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2021 Offensive Depth Chart: Post NSD Edition

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A first look at Auburn’s possible 2 deep on the offensive side of the ball for 2021.

NCAA Football: Auburn at Mississippi State Matt Bush-USA TODAY Sports

With National Signing Day in the books, now feels like a good time to take a first stab at Auburn’s 2021 depth chart. Yes, the Tigers are likely to add 5-6 more players before August. However, sans maybe Dylan Brooks, chances are pretty good those additions won’t happen until after spring ball.

Surprisingly, the start of spring practice isn’t that far away. Bryan Harsin’s first practices as Auburn’s new head football coach are expected to begin in mid-March. It will be this new staff’s first chance to really evaluate what kind of team they inherited.

So that makes this depth chart exercise much different than ones in year’s past. Chances are good that with the coaching turnover, some players will emerge given the new opportunity while others may find themselves not well suited for the new scheme. With that in mind, I chose to make predictions based on how I think the depth chart will look post spring, instead of how I think it might look heading into spring. Chances are extremely good I will be very wrong but that’s never stopped me before on this website.

I should also note that I am choosing to progress every player’s eligibility by a year even though the 2020 season technically did not count against it. It was just easier for me to think of Bo Nix as a junior rather than a redshirt sophomore but that’s just a personal preference.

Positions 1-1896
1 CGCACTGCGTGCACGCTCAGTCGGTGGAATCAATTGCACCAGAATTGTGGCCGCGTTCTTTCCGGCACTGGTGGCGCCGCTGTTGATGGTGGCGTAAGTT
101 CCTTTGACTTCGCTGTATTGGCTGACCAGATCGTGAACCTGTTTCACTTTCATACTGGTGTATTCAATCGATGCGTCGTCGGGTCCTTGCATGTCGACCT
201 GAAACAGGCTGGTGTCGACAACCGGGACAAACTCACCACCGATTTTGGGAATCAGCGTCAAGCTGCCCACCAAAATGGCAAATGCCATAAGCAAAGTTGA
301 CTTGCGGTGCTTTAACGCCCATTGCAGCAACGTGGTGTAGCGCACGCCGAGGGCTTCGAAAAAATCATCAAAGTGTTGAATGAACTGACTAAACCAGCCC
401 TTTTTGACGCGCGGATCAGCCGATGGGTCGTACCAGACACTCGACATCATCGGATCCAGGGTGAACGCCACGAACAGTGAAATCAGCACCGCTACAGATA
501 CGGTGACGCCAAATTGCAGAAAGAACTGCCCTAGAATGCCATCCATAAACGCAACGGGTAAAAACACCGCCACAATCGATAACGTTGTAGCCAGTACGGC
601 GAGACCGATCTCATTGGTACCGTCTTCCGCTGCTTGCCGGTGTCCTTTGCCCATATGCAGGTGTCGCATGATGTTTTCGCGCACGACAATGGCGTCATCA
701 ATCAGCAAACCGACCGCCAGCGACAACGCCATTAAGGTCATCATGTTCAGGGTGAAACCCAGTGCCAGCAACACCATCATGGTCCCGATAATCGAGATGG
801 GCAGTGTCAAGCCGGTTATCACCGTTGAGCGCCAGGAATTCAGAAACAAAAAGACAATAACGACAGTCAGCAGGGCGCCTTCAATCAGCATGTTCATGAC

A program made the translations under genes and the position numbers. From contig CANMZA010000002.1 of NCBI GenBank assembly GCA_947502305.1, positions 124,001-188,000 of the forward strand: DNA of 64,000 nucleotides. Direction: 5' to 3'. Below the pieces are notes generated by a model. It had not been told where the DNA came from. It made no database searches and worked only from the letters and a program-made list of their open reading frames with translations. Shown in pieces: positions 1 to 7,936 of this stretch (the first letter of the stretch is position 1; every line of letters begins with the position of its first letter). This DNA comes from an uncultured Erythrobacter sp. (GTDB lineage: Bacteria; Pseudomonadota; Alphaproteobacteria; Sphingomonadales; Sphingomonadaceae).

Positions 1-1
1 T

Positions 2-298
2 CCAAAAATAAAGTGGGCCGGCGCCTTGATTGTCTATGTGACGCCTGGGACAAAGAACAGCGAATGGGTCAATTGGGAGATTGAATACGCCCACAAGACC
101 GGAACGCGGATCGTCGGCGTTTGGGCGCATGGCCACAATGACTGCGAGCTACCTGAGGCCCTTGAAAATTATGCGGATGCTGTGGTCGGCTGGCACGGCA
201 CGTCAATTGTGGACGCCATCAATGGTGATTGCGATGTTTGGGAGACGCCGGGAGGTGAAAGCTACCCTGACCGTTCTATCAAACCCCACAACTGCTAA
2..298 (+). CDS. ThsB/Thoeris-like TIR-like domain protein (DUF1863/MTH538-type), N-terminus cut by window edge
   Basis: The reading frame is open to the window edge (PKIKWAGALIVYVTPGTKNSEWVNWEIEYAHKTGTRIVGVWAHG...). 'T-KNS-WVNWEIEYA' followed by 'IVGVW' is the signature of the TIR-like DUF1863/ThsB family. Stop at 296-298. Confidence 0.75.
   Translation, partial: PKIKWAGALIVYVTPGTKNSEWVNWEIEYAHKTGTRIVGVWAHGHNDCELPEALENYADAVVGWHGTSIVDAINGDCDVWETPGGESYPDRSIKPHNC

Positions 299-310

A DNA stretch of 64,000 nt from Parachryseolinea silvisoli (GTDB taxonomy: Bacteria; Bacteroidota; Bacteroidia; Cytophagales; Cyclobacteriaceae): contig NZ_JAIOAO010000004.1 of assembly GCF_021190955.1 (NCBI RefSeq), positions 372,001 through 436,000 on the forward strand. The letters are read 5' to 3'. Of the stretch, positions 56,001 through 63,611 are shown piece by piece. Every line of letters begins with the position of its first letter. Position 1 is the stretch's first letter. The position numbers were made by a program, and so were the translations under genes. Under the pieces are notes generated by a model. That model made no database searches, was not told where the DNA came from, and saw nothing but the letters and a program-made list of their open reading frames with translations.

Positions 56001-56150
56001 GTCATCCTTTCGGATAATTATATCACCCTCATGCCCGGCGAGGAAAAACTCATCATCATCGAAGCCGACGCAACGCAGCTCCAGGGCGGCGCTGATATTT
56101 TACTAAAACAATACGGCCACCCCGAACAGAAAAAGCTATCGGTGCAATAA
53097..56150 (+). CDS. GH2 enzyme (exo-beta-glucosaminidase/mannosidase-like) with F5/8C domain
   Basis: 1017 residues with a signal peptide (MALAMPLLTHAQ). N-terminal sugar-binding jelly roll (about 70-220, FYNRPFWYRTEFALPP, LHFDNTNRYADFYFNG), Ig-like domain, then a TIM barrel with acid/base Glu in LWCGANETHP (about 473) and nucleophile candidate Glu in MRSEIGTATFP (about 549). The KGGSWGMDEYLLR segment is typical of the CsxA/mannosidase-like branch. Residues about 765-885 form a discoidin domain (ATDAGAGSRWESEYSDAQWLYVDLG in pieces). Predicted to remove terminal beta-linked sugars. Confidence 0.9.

We start today on offense where the Tigers return arguably the best running back in America but face plenty of questions at the other 10 spots. Let’s take a look at how Auburn’s 2021 offense might look this fall.

Quarterback

  • #10 Bo Nix | 6’2” | 213 lbs | Junior
  • #14 Grant Loy | 6’5” | 230 lbs | Senior (6th Yr) — OR —
  • Dematrius Davis | 6’0” | 195 lbs | Freshman (EE)
  • #15 Chayil Garnett | 6’1” | 216 lbs | Freshman (RS)

It’s time for Bo Nix to live up to his 5-star hype. The Auburn legacy was throw into the fire as a true freshman in 2019 where he had moments of brilliance but also his fair share of failures. The hope was Nix would take a meaningful step forward in 2020 but it didn’t happen. Undoubtedly, losing spring practice hurt his development but the lack of improvement was concerning. He will head into the 2021 season with the most to prove on this offense as his growth will be one of the most critical factors in Auburn’s chances this fall.

Behind him things are interesting. Grant Loy returning gives Auburn a 4-deep QB room. While Loy is a veteran with starting experience, I am not sure he will be the guaranteed backup for Bo in 2021. 4-star signee Dematrius Davis is one of the winningest quarterbacks in Texas high school football history. He’s already on campus and will have a chance to compete for playing time this spring. My guess is he will impress and at worse cement himself as the #2 guy in that QB room.

NCAA Football: Texas A&M at Auburn John Reed-USA TODAY Sports

Running Back

  • #4 Tank Bigsby | 6’0” | 204 lbs | Sophomore
  • #8 Shaun Shivers | 5’7” | 179 lbs | Senior
  • #10 Devan Barrett | 6’0” | 200 lbs | Senior
  • Jarquez Hunter | 6’0” | 222 lbs | Freshman

With the signing of Jarquez Hunter and the news that Devan Barrett will be returning to his natural position, the running back room doubled in size within the last week.

The Tigers will enter the 2021 season with the best returning running back in the country. Auburn’s offense will undoubtedly be built around Tank Bigsby and it wouldn’t shock me to see the Tigers’ star tailback cross the 1,500 yard mark this fall. The real question is what kind of depth do the Tigers have behind him.